Canals and Gardens
Historically the area around Suzhou and Hangzhou are reputedly among the most beautiful in China. China’s heaven on earth in one of the old proverbs that Cloud told us about today. We bid a rainy farewell to Shanghai and headed into south China.
Tongli is a “water town” – a village of canals. Think of Amsterdam or Venice but on a very small scale. Narrow canals, stone arches, some neat vending, as well as some kitsch. The water town here is fed by the water from the Grand Canal, which was dug over 12 years under the Sui Dynasty, and extends 1400 miles from Beijing to Hangzhou! Why had I never heard of this canal before? There is huge inland water commerce in this part of China as a result of this large and pretty canal. Many things are happening here, including fairly large scale fish farming – lots of small fish weirs stocked up next to one another all along the edges of the canals and in small inland ponds.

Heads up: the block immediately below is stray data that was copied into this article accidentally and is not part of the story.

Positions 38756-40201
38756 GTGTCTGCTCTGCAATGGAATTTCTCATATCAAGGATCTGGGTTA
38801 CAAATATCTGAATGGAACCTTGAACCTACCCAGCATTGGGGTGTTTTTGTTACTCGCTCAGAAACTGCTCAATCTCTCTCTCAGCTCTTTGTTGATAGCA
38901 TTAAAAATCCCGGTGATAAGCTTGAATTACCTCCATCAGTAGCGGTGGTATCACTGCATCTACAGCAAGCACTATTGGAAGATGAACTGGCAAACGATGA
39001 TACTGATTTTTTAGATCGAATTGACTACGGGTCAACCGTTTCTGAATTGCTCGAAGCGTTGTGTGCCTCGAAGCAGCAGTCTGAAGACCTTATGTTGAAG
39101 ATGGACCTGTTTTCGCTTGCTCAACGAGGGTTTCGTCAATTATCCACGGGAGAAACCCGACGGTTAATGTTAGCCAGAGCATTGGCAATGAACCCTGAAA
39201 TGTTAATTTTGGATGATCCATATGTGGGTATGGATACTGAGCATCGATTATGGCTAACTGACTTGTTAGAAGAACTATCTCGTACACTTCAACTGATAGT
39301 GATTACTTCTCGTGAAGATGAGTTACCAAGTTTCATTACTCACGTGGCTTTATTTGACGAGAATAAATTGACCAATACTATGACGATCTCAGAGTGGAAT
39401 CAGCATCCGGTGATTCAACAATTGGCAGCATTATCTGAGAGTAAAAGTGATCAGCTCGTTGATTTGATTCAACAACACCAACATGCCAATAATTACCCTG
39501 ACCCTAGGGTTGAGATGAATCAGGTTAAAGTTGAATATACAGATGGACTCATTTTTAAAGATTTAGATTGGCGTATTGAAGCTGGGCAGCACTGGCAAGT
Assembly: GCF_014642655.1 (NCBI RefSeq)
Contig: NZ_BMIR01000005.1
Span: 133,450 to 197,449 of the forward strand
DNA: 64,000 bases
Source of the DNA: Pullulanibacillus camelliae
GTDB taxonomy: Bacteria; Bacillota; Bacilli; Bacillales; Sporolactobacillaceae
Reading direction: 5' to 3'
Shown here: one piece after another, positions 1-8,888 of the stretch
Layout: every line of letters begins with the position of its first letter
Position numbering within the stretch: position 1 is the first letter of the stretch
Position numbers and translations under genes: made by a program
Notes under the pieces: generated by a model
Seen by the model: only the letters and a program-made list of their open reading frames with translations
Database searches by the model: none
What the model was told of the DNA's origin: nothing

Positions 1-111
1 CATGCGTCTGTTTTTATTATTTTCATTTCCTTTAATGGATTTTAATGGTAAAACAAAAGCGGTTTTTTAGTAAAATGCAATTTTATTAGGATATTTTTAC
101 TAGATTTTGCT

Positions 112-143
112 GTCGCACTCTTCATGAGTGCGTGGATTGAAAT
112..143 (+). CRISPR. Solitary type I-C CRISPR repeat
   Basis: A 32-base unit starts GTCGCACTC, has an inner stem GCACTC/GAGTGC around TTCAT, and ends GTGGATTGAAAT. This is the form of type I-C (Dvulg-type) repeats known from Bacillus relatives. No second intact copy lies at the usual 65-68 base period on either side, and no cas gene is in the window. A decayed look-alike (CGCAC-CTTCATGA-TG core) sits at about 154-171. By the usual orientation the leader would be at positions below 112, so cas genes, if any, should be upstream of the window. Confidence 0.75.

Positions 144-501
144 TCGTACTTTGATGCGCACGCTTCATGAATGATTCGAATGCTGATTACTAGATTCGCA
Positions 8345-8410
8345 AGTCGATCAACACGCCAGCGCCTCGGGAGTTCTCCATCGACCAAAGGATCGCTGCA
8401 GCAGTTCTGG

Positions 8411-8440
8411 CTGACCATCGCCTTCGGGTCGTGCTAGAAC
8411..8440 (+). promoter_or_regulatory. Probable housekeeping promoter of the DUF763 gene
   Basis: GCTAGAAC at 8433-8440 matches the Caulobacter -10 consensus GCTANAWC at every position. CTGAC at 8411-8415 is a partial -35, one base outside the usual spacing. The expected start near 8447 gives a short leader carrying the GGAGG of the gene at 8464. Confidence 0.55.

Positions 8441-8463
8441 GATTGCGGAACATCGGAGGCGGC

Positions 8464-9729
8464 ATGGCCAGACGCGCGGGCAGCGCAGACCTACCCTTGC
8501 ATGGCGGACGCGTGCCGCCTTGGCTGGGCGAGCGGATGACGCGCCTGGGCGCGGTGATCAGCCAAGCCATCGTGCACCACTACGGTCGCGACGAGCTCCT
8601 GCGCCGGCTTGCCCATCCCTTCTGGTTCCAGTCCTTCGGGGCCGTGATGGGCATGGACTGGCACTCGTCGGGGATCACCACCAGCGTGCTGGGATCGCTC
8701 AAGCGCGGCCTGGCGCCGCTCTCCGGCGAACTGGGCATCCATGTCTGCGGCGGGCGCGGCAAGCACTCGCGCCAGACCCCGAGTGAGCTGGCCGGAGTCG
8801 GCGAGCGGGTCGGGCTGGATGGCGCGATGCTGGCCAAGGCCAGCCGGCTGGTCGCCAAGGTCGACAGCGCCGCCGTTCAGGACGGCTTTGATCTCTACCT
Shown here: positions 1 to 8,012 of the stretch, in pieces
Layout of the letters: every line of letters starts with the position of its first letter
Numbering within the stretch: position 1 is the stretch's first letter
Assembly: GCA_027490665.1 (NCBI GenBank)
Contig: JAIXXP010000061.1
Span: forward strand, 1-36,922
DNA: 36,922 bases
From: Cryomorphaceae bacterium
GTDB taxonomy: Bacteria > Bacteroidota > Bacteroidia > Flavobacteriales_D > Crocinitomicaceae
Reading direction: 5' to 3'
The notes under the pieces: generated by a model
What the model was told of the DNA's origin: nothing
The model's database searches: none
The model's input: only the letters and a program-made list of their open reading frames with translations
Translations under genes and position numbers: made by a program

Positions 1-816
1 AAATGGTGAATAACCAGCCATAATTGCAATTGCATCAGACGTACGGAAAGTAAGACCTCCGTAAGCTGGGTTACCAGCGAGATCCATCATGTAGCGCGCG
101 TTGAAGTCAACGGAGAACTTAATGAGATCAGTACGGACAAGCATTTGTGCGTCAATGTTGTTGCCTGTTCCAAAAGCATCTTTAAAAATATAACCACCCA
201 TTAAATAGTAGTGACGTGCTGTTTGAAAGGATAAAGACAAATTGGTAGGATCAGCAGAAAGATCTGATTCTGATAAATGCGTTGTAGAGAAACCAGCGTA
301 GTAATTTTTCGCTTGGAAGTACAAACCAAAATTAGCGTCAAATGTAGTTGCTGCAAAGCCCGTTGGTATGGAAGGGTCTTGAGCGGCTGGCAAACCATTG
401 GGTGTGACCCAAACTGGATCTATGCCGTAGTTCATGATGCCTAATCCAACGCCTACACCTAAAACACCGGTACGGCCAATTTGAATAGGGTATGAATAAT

This part of China is known for it’s beautiful gardens. A garden here is a large walled structure with a series of rooms, some with floors and roofs, others paved and open aired, where a family would contemplate or scheme. Each garden includes elements of Earth, Wood, Stone and Water. The stonework and artistic elements are designed to instill peacefulness and meditation. In the Garden of Seclusion and Meditation, I first noticed the fabulous, but simple stonework on the floors and walkways. I plan to try to replicate these in my new herb garden.
After lunch at a traditional tea house, we headed further south to Suzhou and another garden. This “smaller” garden was built by the Master of the Nets. I think this one was even more wonderful than the garden in Tongli.